Carbon monoxide (CO) is a colorless, odorless gas which at high levels can cause serious illness and death. The CO detector is an important safety component in your unit that needs to be checked for operation regularly. CO detectors are always mounted close to floor level as it is heavier than air. Below we will take you through checking a CO Detector.
Testing your CO Detector
TABLE OF CONTENTS
: Operation and testing
- CO Detectors need 12 volts to operate, and they receive that power from your RV battery or convertor. Without this, the safety device will not operate. This detector also often bypasses the battery disconnect so it will still operate if the disconnect is turned off.
- This should be checked for proper operation on a monthly basis. A test button will be located on the device and should be pushed down, a high-pitched alarm will begin to emit confirming that the alarm is operational.
Step 2: Expiration
- Some units will have a replace by date printed on the front of the cover. This would be the expiration date for that device and needs to be changed out at that point.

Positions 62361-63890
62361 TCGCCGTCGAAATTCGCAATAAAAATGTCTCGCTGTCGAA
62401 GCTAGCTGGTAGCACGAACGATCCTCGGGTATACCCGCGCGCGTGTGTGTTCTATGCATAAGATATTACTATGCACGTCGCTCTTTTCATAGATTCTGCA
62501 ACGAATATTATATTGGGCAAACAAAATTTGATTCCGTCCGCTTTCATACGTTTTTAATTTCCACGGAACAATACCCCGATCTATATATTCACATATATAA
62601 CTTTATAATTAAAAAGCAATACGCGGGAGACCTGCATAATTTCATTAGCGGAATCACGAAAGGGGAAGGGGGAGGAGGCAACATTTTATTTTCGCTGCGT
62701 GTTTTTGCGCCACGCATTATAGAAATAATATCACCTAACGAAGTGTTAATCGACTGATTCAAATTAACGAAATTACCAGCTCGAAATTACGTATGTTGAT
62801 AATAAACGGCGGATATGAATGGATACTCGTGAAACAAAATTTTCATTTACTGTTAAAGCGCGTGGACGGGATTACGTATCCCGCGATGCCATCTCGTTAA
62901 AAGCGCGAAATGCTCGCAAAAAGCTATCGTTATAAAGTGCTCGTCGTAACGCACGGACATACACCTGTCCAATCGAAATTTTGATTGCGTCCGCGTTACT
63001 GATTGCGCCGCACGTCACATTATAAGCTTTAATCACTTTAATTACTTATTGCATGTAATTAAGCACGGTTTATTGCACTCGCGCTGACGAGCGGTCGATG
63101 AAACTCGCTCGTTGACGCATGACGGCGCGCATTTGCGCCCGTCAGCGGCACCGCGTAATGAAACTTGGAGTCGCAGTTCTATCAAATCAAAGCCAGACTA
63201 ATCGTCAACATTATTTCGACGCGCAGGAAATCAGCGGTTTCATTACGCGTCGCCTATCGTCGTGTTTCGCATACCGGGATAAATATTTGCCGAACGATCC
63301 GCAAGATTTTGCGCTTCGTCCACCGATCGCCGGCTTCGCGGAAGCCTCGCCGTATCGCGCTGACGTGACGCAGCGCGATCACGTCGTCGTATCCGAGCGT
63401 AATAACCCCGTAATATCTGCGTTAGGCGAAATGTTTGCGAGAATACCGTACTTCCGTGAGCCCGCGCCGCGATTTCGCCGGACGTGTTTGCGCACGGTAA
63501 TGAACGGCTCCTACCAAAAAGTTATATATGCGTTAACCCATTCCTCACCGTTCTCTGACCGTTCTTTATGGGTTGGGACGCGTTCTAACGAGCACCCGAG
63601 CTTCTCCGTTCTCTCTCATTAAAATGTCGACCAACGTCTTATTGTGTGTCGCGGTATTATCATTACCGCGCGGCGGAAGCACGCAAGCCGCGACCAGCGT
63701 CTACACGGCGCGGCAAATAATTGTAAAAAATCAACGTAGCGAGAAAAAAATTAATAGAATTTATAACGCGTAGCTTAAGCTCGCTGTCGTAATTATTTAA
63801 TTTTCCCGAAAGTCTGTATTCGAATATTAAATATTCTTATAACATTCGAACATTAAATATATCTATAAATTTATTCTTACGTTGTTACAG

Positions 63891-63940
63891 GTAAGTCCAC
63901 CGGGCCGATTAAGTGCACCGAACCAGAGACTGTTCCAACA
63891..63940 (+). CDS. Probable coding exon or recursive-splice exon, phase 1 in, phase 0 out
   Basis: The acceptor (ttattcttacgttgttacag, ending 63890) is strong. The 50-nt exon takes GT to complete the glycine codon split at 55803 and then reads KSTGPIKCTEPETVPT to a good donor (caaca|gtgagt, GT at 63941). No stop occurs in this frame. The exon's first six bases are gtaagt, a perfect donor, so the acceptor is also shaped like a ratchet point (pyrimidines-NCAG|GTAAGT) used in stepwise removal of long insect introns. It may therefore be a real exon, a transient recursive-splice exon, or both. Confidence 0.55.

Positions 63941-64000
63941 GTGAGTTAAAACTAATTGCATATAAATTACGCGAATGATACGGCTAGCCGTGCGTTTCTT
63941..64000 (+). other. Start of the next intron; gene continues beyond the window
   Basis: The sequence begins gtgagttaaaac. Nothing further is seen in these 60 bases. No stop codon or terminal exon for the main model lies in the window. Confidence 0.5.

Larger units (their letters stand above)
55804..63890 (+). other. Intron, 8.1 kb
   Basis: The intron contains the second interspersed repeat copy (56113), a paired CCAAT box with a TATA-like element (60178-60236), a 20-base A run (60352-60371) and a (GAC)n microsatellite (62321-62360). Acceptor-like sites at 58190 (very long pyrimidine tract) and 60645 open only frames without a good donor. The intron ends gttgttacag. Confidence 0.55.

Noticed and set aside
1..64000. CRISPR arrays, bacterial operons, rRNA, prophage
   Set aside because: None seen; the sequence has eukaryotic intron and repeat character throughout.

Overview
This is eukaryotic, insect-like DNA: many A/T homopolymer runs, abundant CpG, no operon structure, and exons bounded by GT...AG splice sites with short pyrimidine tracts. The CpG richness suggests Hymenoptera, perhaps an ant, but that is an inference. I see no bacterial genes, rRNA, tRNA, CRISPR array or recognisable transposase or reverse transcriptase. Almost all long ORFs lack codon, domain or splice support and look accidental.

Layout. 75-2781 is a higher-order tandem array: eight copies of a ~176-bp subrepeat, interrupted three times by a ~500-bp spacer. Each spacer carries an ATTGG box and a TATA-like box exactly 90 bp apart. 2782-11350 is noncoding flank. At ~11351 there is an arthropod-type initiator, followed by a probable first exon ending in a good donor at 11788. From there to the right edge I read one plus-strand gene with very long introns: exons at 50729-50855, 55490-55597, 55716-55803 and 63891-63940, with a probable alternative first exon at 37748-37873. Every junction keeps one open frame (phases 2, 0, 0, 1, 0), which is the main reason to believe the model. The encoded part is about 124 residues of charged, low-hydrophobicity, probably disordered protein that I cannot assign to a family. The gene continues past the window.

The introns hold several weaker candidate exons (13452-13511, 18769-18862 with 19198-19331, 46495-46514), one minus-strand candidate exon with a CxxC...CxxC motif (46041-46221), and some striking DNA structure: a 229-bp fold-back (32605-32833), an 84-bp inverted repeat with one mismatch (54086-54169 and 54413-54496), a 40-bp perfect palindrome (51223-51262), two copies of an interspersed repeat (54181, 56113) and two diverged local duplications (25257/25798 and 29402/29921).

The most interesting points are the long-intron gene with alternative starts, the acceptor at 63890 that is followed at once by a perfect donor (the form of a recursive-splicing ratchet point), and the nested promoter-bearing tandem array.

- If there is no date on the outside, you will have to remove the device and check on the back of it for another date.
- There will always be a date labeled on the device. That day may be an expiration or a “made on” date. CO detectors generally have a life of 5-7 years. If it has a “made on” date that is what you would add to it in order to decide the expiration.
Step 3: Alarms
- If the Alarm on the device is constantly chirping and you are certain there is no gas leak. It could be a false indicator. It’s suggested to have the unit leak tested by a certified facility to ensure there is no danger. If no leaks this would conclude that you likely have a faulty device.
- If the 12-volt power gets low, it will also give a constant chirp indicating low voltage. To remedy this, charge the battery or plug in the RV.
For a better understanding of your CO detector, check out this video: